The needle cone surface of the Infinity is quite smooth actually, but it will roughen faster than the Iwata needles, because the material of the Iwata's needles is of a better quality - they are harder, more difficult to bend. The Infinity was rarely used I must add for the sake of completeness. The spraying result is less than that of the Iwatas.

Below is an image of the needle of the new generation Paasche V#1 (without the adjusting wheel directly in front of the trigger) that did not spray well, I regret to say. I was always a huge Paasche fan, but their new generation of airbrushes are in no way comparable with the excellent older generations. Today I only use Paasche's Turbo for very fine detail and controlled spattering. It is an older generation Turbo from the previous century, by the way.

New generation Paasche V#1 polished needle

The Paasche V#1 does not spray well. The needle blocked straight out of the box, because the siphon paint cup's stub was too long... After grinding off enough material to not obstruct the needle, the needle travel is still not smooth. And here's why:

New Generation Paasche V#1 Airbrush Tip and Nozzle

Although not clearly visible in the above image, because it is difficult to operate the microscope and hold the object below it simultaneously. The nozzle and rocker assembly (in which the needle is held and that is moved forward and backward by trigger action) are not centered properly; the needle is continuously stressed (slightly bent). If I wiggle the airbrush while looking down its internals from the tip, it is visible that the nozzle and are off center. This is the result of inaccurate machining in the production plant, which leads to unpredictable behaviour of the airbrush gun.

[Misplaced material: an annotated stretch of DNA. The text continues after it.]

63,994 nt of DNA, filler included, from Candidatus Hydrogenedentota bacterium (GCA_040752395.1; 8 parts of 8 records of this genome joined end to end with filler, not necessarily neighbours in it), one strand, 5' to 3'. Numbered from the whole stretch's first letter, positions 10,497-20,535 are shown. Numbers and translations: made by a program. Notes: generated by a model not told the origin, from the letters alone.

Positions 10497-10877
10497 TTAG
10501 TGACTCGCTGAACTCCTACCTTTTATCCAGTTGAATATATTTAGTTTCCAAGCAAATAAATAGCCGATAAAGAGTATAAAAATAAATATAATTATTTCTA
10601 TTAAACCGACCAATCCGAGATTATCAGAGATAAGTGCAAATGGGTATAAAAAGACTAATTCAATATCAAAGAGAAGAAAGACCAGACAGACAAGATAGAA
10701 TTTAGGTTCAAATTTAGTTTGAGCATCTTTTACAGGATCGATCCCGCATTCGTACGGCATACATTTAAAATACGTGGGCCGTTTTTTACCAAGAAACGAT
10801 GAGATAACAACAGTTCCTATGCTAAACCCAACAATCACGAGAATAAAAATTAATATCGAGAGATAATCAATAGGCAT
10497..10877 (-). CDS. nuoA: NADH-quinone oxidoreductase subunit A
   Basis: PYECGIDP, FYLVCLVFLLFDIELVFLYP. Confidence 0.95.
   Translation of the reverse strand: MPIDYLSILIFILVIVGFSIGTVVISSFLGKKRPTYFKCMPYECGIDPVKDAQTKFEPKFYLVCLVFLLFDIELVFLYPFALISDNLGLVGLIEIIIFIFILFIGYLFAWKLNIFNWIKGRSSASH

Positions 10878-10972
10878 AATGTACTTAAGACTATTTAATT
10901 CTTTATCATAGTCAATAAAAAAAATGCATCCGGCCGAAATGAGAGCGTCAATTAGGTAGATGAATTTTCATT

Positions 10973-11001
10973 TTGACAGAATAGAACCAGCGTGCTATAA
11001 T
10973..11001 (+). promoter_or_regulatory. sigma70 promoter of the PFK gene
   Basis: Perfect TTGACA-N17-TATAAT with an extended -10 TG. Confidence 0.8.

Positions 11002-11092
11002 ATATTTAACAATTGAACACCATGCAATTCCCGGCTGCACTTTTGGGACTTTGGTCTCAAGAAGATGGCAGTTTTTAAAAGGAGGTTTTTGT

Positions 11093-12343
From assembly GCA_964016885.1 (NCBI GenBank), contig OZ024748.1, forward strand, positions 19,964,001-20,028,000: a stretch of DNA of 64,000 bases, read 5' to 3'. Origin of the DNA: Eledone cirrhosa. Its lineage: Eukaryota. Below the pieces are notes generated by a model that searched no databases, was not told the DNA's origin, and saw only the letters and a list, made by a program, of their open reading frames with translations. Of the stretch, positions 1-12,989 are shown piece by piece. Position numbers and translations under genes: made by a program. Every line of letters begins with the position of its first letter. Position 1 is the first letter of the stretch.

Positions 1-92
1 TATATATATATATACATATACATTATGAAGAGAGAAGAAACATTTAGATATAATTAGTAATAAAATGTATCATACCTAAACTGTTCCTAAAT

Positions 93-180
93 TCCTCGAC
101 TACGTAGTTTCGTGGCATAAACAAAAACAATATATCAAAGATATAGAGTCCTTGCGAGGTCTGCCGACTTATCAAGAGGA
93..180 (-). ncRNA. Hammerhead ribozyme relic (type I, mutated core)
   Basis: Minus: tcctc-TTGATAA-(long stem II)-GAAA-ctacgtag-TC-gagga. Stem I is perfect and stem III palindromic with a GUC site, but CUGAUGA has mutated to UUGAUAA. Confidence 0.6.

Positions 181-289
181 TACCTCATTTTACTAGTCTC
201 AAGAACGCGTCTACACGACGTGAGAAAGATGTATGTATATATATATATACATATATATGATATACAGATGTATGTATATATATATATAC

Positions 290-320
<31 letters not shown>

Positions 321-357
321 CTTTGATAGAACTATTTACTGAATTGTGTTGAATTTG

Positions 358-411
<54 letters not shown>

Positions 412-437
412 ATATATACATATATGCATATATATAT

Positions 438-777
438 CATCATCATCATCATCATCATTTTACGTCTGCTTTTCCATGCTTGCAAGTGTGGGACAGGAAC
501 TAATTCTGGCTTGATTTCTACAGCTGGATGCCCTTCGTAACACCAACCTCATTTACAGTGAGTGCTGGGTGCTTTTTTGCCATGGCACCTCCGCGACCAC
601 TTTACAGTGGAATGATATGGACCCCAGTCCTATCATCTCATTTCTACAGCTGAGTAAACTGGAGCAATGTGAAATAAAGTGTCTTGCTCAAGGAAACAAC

I used a Bresser USB microscope that magnifies between 20 and 200 times and allows me to store images in my laptop. This way I can compare needle's surfaces from before and after polishing and to see in which areas polishing did not catch on.

Bresser USB microscope

A smoothly polished needle point surface, will result in better airbrushing since the paint and additives have less grooved and irregular surface to adhere to, which causes the airbrush gun to clog and spray terribly and unpredictably. In the old days Paasche used to sell polished needles; that was before the quality of their tools deteriorated due to poor management decisions. In those days they still produced the magnificent, exotic Paasche Turbo and V1 that the great Alberto Ponno used, although he modified it and each airbrush came with a little sheet showing the fine line testing of the tool. Such proof of quality control testing is not included with the brand's products today. Alberto meticulously polished the needle tip and cut off a tiny peace of the spring to make handle movement softer which allowed more accurate control. He also used solvent based automotive paint, that flows better than common acrylic paint. It required him to use a good extraction system, but the quality of his art are beyond what is ever seen in the airbrush world. Paasche's current line of airbrushes has nowhere near the quality of the superb and very affordable tools they made back in the day. But polishing needles of any brand you can do yourself with tools of modest cost. It will surprise you how big of a difference polishing needles makes.